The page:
Seasonal allergies can be a pain. And with climate change, we’ll have to prepare for them to get even worse. Already, the clouds of pollen this year have felt particularly potent. Google, in an attempt to help people account for this airborne inconvenience when embarking on outings and making travel plans, has added a tool called Pollen API to its Maps platform.
In an announcement this week, the company said that the feature would provide “localized pollen count data, heatmap visualizations, detailed plant allergen information, and actionable tips for allergy-sufferers to limit exposure.” Google also announced other environmental APIs including one related to air quality and another related to sunlight levels. (An API, or application programming interface, is a software component that allows two different applications to communicate and share data.)
These new tools may be a result of Google’s acquisition of environmental intelligence company Breezometer in 2022. Breezometer uses information from various sources such as the Copernicus Atmosphere Monitoring Service, governmental monitoring stations, real-time traffic information, and meteorological conditions in its algorithms and products. And while notable, Google is not the only organization to offer pollen forecasts. Accuweather and The Weather Channel both have their own versions.
Google’s Pollen API integrates information from a global pollen index that compares pollen levels from different areas, as well as data about common species of trees, grass, and weeds around the globe. According to a blog item, they then used “machine learning to determine where specific pollen-producing plants are located. Together with local wind patterns, we can calculate the seasonality and daily amount of pollen grains and predict how the pollen will spread.”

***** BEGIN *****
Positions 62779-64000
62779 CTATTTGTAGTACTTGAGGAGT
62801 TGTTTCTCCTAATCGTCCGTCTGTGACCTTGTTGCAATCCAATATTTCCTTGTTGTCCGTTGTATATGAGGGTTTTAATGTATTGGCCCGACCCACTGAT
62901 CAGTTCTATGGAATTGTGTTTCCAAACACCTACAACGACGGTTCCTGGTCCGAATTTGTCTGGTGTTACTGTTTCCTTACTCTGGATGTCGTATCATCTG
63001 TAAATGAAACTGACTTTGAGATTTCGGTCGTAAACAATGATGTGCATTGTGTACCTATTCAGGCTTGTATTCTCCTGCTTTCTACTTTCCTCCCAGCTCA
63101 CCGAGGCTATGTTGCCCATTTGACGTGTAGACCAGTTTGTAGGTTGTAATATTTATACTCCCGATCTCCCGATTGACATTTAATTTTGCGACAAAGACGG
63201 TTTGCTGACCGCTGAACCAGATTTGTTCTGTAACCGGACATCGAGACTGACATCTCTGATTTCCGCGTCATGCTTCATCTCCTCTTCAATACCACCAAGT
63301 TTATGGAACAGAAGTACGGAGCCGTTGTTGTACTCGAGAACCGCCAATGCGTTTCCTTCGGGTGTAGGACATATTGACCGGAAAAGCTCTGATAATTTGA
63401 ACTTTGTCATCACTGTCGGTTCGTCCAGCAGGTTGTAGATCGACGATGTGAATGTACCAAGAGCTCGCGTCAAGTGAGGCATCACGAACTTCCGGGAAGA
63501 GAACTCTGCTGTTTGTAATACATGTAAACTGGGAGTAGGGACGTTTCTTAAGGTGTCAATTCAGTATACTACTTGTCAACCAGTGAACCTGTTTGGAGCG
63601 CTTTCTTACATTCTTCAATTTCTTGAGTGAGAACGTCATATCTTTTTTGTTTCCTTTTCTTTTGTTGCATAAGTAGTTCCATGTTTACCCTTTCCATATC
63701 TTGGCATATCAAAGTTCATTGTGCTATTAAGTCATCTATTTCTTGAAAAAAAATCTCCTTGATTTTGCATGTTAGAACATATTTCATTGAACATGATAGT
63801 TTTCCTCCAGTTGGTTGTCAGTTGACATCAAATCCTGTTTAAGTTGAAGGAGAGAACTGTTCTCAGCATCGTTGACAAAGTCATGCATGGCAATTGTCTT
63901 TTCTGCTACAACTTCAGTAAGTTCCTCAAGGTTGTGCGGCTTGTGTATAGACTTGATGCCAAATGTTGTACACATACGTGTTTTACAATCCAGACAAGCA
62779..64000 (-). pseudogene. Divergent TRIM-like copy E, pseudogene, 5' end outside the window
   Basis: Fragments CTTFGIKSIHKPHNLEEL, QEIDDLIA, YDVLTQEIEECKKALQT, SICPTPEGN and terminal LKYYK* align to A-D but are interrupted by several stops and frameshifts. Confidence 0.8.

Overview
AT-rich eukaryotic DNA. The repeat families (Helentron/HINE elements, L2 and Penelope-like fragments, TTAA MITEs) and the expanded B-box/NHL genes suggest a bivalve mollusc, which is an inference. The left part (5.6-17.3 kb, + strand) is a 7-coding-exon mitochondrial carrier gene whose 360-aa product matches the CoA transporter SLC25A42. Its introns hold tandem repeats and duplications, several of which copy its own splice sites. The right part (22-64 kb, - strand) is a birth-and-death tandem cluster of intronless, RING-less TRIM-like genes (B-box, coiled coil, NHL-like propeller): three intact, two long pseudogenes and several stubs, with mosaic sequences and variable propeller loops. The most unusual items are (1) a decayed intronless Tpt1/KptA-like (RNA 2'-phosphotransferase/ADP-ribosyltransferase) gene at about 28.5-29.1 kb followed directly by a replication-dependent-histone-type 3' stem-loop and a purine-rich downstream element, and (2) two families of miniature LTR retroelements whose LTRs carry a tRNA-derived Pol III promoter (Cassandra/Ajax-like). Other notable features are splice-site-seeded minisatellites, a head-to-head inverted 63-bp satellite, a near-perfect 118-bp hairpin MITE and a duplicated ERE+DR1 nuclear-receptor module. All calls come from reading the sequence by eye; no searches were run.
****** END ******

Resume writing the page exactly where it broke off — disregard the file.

Hadas Asscher, product manager of the Google Maps Platform, wrote in another blog post to further explain that the model “calculates the seasonality and daily amount of pollen grains on a 1×1 km2 grid in over 65 countries worldwide, supporting an up to 5-day forecast, 3 plant types, and 15 different plant species.” Plus, it considers factors like land cover, historic climate data, annual pollen production per plant, and more in its pollen predictions.
Along with a local pollen forecast for up to five days in the future, the tool can also give tips and insights on how to minimize exposure, like staying indoors on Tuesday because birch pollen levels are going to be skyrocketing, or which outdoor areas are actually more clear of allergy triggers. App developers can use this API in a variety of ways, such as managing in-cabin air quality in a vehicle by integrating it into an app available on a car’s display, and advising drivers to close their windows if there’s a patch of high pollen ahead in their route.
Here’s more on the feature: